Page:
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Published on Dec 16, 2010
The Rowing Stroke The rowing stroke can be divided into two parts: The drive and the recovery.
You will learn a coordinated movement pattern built upon the following positions and phases:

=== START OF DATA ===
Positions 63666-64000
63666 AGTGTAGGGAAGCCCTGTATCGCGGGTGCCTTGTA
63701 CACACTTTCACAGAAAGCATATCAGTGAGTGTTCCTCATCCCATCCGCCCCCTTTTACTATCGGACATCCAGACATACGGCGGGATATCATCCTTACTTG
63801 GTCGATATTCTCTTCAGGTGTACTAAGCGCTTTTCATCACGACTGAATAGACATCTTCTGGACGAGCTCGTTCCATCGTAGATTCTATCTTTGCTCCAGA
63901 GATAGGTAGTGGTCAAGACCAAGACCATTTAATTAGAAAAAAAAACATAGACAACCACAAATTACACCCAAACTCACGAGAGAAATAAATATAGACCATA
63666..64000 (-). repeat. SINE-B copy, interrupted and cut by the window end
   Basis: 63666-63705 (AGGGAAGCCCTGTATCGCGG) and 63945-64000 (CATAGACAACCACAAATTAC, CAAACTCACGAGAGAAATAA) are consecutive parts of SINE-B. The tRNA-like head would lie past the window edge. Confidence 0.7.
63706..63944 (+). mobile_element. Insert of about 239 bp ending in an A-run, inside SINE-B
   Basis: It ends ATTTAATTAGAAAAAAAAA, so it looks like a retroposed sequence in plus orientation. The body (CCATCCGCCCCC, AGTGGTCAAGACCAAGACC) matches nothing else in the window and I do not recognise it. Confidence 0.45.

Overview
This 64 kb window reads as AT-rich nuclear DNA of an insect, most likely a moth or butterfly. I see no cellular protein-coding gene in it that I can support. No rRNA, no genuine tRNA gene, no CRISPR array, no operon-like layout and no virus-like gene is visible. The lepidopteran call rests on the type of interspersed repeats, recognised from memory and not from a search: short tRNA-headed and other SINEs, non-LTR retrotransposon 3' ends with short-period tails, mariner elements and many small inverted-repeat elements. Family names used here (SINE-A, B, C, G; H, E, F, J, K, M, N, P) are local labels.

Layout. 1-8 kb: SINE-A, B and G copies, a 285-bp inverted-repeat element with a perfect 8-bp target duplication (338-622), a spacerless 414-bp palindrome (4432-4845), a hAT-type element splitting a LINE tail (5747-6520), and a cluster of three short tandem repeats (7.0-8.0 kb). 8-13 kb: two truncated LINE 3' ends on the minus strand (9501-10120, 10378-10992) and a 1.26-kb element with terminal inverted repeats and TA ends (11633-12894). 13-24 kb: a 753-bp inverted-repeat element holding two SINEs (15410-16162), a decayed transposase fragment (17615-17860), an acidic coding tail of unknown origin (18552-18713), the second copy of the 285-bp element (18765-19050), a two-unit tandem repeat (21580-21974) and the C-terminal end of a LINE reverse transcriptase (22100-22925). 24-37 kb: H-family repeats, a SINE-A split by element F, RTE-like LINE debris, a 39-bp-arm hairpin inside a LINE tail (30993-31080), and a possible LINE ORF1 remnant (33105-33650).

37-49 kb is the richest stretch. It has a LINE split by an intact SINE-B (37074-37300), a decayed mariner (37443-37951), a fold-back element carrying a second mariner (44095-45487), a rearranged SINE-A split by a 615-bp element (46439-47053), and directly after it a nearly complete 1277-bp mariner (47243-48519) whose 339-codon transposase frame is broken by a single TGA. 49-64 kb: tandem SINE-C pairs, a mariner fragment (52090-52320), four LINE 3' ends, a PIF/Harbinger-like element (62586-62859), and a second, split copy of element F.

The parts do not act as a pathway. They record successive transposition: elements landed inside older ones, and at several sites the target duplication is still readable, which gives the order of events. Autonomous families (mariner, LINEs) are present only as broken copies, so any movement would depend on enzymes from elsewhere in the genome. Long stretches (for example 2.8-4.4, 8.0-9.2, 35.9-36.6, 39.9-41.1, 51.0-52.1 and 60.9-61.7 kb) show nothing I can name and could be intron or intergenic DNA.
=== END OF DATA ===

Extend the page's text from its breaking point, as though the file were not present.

The Recovery (Phase 1) ■Extend your arms until they straighten. ■Lean your upper body forward to the one o'clock position. ■Once your hands and the oar handle have cleared your knees, allow your knees to bend and gradually slide the seat forward on the monorail. The Catch (Position 1) ■Arms are straight; head is neutral; shoulders are level and not hunched. ■Upper body is at the one o'clock position—shoulders in front of hips. ■Shins are vertical and not compressed beyond the perpendicular. ■Balls of the feet are in full contact with the footplate. The Drive (Phase 2) ■With straight arms and while maintaining the position of the upper body at one o'clock, exert pressure on the foot plate and begin pushing with your legs. ■As your legs approach straight, lean the upper body back to the eleven o'clock position and draw the hands back to the lower ribs in a straight line. The Finish (Position 2) ■Legs are extended and handle is held lightly at your lower ribs. ■Upper body is at the eleven o'clock position—slightly reclined with good support from your core muscles. ■Head is in a neutral position. ■Neck and shoulders are relaxed, and arms are drawn past the body with flat wrists. The drive is the work portion of the stroke; the recovery is the rest portion that prepares you for the next drive. The body movements of the recovery are essentially the reverse of the drive. Blend these movements into a smooth continuum to create the rowing stroke.